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Scam warning: Facebook, Twitter and Instagram investment fraud surges

The FCA has issued a warning about scammers taking to the likes of Instagram, Facebook and Twitter to sell false investment deals

The Financial Conduct Authority (FCA) has issued a warning over online investment fraud taking place on a range of popular social media sites, after it was revealed that victims are losing £87,000 a day to these types of scams.

The fraudsters offer get-rich-quick schemes, offering services to trade in contracts for difference (CFDs), forex, cryptocurrencies such as Bitcoin, and binary options.

It’s been found that those under the age of 25 are six times more likely to trust an investment offer made via social media, compared with those over 55, and that they were significantly more likely to fall for a binary options investment scam.

In December 2017, a Which? investigation revealed the secrets of binary options scams, dubbing it the ‘biggest investment con in Britain’.

This format of reeling in unsuspecting consumers is a step on from cold calling and postal scams that have proved problematic in the past, possibly because people are now wiser to such tactics.

What do the investment scams look like?

Typically, pictures are posted up on social media showing expensive cars, piles of money and expensive watches – all suggesting the kind of lavish lifestyle you could lead if you invest your money with the company.

This comes at a time when social media, and those who position themselves as ‘influencers’, have an increasingly powerful sway on young people’s lifestyle and brand choices.

The FCA have released the examples below of how social media has been used to garner interest in binary options investments.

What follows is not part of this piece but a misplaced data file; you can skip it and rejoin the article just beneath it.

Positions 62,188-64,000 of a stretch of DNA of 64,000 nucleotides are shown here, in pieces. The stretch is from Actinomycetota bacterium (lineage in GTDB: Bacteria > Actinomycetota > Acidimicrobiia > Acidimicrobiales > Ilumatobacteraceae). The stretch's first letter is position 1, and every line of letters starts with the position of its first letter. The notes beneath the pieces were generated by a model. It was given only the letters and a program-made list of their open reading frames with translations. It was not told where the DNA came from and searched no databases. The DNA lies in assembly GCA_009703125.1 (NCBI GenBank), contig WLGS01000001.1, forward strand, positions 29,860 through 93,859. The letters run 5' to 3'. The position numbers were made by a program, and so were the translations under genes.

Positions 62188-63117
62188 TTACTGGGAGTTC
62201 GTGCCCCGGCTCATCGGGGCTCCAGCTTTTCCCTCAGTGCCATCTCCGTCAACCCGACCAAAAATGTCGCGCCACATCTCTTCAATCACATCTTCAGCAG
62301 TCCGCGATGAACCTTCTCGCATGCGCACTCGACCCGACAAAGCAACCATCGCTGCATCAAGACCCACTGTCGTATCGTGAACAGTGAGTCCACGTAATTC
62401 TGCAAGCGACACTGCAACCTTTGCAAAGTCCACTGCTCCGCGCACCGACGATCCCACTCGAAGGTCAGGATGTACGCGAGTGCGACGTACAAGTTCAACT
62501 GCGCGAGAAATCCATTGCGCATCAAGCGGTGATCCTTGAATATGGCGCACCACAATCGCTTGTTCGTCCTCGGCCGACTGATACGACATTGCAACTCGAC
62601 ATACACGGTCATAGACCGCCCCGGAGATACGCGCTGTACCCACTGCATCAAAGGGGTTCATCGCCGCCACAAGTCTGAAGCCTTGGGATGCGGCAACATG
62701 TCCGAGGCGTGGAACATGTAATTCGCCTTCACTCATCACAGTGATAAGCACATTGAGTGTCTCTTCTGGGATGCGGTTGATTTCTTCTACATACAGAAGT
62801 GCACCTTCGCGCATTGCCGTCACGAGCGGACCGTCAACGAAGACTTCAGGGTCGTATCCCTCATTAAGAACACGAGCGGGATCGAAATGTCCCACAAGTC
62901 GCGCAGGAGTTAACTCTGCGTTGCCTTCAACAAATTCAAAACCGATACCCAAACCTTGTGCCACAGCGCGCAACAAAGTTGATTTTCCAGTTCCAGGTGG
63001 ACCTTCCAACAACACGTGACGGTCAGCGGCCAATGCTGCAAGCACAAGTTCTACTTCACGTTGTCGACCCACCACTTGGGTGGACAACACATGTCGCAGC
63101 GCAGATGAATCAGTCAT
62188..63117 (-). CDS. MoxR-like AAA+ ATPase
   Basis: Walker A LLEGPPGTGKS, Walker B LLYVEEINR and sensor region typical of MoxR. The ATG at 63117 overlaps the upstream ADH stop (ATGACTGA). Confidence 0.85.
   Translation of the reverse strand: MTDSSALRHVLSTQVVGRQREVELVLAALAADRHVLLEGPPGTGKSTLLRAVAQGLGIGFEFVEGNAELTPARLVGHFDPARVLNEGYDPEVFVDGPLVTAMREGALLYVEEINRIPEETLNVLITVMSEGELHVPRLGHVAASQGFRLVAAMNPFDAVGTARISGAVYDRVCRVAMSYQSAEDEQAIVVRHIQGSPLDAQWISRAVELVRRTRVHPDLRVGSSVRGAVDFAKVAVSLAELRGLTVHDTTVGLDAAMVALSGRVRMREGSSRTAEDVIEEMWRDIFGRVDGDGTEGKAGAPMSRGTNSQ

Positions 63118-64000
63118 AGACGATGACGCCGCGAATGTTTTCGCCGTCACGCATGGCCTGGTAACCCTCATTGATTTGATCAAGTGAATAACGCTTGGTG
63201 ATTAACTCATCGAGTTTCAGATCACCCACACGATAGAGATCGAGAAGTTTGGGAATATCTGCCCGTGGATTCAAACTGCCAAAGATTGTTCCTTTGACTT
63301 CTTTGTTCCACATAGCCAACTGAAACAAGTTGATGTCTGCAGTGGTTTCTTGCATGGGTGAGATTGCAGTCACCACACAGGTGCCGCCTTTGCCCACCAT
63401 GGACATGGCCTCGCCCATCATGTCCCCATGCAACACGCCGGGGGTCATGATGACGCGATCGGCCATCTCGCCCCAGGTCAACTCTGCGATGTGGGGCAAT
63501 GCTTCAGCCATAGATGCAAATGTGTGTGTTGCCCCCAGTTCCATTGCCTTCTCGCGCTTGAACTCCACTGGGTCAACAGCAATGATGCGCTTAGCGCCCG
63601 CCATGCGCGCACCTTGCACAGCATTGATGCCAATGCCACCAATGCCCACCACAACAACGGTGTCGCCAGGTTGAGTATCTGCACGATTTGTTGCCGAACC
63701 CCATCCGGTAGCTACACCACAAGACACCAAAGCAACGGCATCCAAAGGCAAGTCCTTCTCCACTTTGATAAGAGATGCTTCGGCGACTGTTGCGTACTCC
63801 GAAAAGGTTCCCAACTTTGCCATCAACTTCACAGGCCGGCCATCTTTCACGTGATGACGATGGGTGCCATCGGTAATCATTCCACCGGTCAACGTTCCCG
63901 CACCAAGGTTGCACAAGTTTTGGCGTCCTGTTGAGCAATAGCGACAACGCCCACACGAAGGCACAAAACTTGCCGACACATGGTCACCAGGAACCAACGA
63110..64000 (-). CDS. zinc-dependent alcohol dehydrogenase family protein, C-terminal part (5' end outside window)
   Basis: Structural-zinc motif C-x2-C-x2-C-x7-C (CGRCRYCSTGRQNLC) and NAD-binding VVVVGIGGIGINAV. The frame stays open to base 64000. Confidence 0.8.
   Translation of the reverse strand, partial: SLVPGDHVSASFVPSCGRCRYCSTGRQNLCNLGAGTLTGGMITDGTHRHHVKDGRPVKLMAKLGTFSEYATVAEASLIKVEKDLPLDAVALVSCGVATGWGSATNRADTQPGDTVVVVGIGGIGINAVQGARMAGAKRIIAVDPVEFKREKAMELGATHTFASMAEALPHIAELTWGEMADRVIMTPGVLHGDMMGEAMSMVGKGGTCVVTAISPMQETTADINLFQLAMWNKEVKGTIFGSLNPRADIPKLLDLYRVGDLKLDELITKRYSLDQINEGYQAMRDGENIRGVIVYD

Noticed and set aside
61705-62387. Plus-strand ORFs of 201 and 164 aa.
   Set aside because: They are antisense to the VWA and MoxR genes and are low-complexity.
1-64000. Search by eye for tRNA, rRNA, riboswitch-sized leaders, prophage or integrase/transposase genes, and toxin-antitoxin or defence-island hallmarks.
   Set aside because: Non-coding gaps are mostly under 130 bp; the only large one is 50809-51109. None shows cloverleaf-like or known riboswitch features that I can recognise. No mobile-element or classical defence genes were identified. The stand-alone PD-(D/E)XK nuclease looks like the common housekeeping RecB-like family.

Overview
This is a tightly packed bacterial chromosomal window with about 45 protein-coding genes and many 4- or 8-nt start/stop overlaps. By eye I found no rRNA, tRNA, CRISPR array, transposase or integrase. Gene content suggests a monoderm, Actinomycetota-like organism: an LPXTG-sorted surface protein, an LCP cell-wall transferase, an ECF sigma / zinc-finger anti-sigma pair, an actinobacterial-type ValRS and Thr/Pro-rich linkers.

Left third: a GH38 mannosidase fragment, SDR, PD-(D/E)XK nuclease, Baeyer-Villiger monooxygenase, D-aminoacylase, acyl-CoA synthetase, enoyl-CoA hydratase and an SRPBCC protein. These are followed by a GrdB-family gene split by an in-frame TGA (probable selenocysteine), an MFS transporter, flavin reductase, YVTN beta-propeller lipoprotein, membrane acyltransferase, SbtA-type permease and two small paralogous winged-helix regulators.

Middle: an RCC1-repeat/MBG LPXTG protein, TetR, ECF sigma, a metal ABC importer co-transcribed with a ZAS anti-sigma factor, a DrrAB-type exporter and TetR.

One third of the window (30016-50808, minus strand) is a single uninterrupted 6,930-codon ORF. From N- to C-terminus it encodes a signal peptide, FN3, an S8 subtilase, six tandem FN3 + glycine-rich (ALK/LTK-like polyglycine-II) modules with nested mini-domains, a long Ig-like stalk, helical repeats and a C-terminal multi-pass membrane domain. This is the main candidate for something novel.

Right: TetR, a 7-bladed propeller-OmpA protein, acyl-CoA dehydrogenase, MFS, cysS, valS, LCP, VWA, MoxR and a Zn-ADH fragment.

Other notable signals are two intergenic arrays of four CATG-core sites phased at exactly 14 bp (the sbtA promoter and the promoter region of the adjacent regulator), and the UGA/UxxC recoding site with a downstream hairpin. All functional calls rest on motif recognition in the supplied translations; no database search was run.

As Which? revealed last year, after promising high returns, investors often find that prices are distorted, they can get tied in with extreme pay-out clauses, have their account closed and be faced with refusals to have their money paid back.

In 2017 alone, Action Fraud reported that investors lost £87,410 a day to these kinds of schemes.

What are binary options?

Binary options allow you to make a bet on the expected value of a stock, commodity, currency, index – or anything else that can be measured in financial terms.

For example, you could bet that a share will increase by a certain percentage by a certain time – the time periods are usually very short; just a couple of minutes.

While returns can be high, so is the risk. Since 3 January 2018, binary options became a regulated investment product, so UK firms offering binary options must be authorised by the FCA.

Authorisation means that the deals will be subject to the regulatory regime for investment products, complaints can be referred to the Financial Ombudsman Service, and eligible consumers will have access to the Financial Services Compensation Scheme.

If you invest with a company that is not FCA-approved, you will have none of this security.

How to check if an offer is real

The FCA’s ScamSmart campaign – fronted by TV presenter Nick Hewer – is aiming to help consumers spot and report investment and pension scams.

The FCA has put together a Warning List of unauthorised binary options firms that it understands to be offering binary options trading to UK consumers.

If you see or are approached by someone offering an investment opportunity, check the list below before further considering to give them your money. You can search for specific names using the search bar.

For further details of companies featured on the list, see the FCA’s full list of unauthorised binary options firms.

The Financial Services Register also holds details of all FCA-approved companies, so you should also check this before you make an investment. Just because a company doesn’t show up in the table above, it doesn’t necessarily mean that it’s approved.

Which? has a guide to spotting social media scams. In addition to this, the FCA advises the following three steps:

  1. Reject any unsolicited investment offers – whether you’re contacted online, via social media or over the phone.
  2. Check the FCA Register to see if the firm or individual offering the investment is authorised.
  3. Get impartial advice before investing. For more, see the Which? guide on how to find a financial adviser.
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